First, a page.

Lancia Stratos HF Stradale – 1971
Marca : Lancia
Modello : Stratos
Versione : Stradale
Anno : 1971
Telaio N. : 829AR0 001544
Body N. : 214
Esemplari prodotti : 230
Designer : Marcello Gandini
Carrozzeria : Bertone
Motore : Dino 6 Cilindri a V di 65°
Cilindrata : 2.418 cc
Distribuzione : DOHC
Valvole Cilindro : 2
Aspirazione : 3 Carburatori Weber
Potenza : 190 CV a 7.000 giri/min
Top speed Km/h : 230
2016 – Londra – RM Sotheby’s – £ 308.000
Few competition cars can be said to have changed the face of their sport; the Lancia Stratos HF is one such car. Unlike earlier rally cars that were derived from manufacturers’ production models, the Stratos was designed from the outset to win rallies; its short wheelbase, wide track, and powerful Ferrari-built engine endowing it with incredible speed and staggering agility. It took a serious leap of faith on Lancia’s part to commit to building and selling 500 examples in order to homologate the car for FIA Group 4.
The Stratos HF was introduced to the public as a non-running prototype on the Bertone stand at the Turin Motor Show in November 1971. Following a year of intense development, in November 1972, the car made its competition debut on the Tour de Corse, running as a Group 5 prototype. It retired from the event with a rear suspension problem—an issue that resulted in a change from double wishbones to MacPherson struts at the rear. The following year saw the car’s first successes: 1st at the Firestone Rally, 2nd place finish at the Targa Florio, and a win at the Tour de France. In 1974, the Stratos took its first World Rally Championship, a feat it repeated in 1975. The Stratos’ remarkable competition career continued until its homologation expired at the end of 1982, with its final WRC victory coming at the 1981 Tour de Corse—nine years after its debut there.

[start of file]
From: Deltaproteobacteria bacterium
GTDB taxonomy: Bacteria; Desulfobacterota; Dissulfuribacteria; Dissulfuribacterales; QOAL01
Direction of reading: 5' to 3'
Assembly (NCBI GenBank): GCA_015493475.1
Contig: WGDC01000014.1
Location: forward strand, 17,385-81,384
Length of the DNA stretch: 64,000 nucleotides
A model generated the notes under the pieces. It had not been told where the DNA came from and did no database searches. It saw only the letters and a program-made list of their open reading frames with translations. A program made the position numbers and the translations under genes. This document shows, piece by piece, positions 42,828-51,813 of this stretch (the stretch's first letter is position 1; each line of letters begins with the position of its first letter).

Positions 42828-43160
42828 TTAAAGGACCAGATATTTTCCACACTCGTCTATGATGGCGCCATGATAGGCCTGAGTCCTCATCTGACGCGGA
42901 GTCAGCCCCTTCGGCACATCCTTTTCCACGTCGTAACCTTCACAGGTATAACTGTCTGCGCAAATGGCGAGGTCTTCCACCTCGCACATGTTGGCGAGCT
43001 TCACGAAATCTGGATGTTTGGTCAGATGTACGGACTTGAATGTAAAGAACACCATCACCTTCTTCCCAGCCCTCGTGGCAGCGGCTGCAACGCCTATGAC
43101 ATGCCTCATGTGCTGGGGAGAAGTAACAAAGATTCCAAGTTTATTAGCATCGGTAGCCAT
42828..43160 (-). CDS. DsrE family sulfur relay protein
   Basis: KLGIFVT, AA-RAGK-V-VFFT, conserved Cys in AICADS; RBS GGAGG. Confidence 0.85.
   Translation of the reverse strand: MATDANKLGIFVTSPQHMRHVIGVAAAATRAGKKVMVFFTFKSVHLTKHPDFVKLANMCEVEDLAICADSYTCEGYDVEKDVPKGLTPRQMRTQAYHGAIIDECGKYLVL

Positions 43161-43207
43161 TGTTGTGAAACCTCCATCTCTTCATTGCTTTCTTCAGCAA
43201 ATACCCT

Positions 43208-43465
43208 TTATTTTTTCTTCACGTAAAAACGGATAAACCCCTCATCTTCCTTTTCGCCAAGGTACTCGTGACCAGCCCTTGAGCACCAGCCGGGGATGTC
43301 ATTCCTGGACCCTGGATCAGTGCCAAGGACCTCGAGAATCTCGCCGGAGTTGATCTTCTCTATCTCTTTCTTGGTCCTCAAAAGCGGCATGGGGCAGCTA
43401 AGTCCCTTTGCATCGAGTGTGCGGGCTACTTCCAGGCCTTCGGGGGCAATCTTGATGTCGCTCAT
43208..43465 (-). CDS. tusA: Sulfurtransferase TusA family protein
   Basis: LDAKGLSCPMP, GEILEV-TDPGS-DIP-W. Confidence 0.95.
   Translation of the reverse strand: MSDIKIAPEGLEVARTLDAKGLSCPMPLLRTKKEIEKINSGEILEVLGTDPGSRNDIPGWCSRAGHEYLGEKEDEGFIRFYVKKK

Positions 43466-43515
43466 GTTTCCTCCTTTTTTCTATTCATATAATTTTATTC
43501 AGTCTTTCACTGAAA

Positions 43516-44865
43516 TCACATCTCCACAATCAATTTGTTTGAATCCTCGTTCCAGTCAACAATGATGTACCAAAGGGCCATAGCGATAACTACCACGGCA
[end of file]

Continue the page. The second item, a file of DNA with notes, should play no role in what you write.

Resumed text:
Production was jointly accomplished by Bertone, who had worked closely on the car’s development, and Lancia themselves. Bertone built the body shell (scocca), which consisted of a central steel monocoque with a sheet steel front structure, a rear subframe of square steel tubes, and glass fibre front and rear “clamshells” and doors. Completed bodies were shipped to Lancia for final assembly. Lancia’s homologation paperwork indicated that production would begin on 1 July 1972 and promised to complete 500 examples within the mandated 24-month period ending on 31 July 1974. In fact, only two bodies were completed by the end of 1973, and only 183 were built in 1974. Nonetheless, homologation for Group 4 was confirmed on 1 October 1974. In all, Bertone’s records indicate that they built 502 body shells through 1975, but it is unclear how many Stratos were finally completed by Lancia. Sources differ, but 492 seems to be the consensus for total production.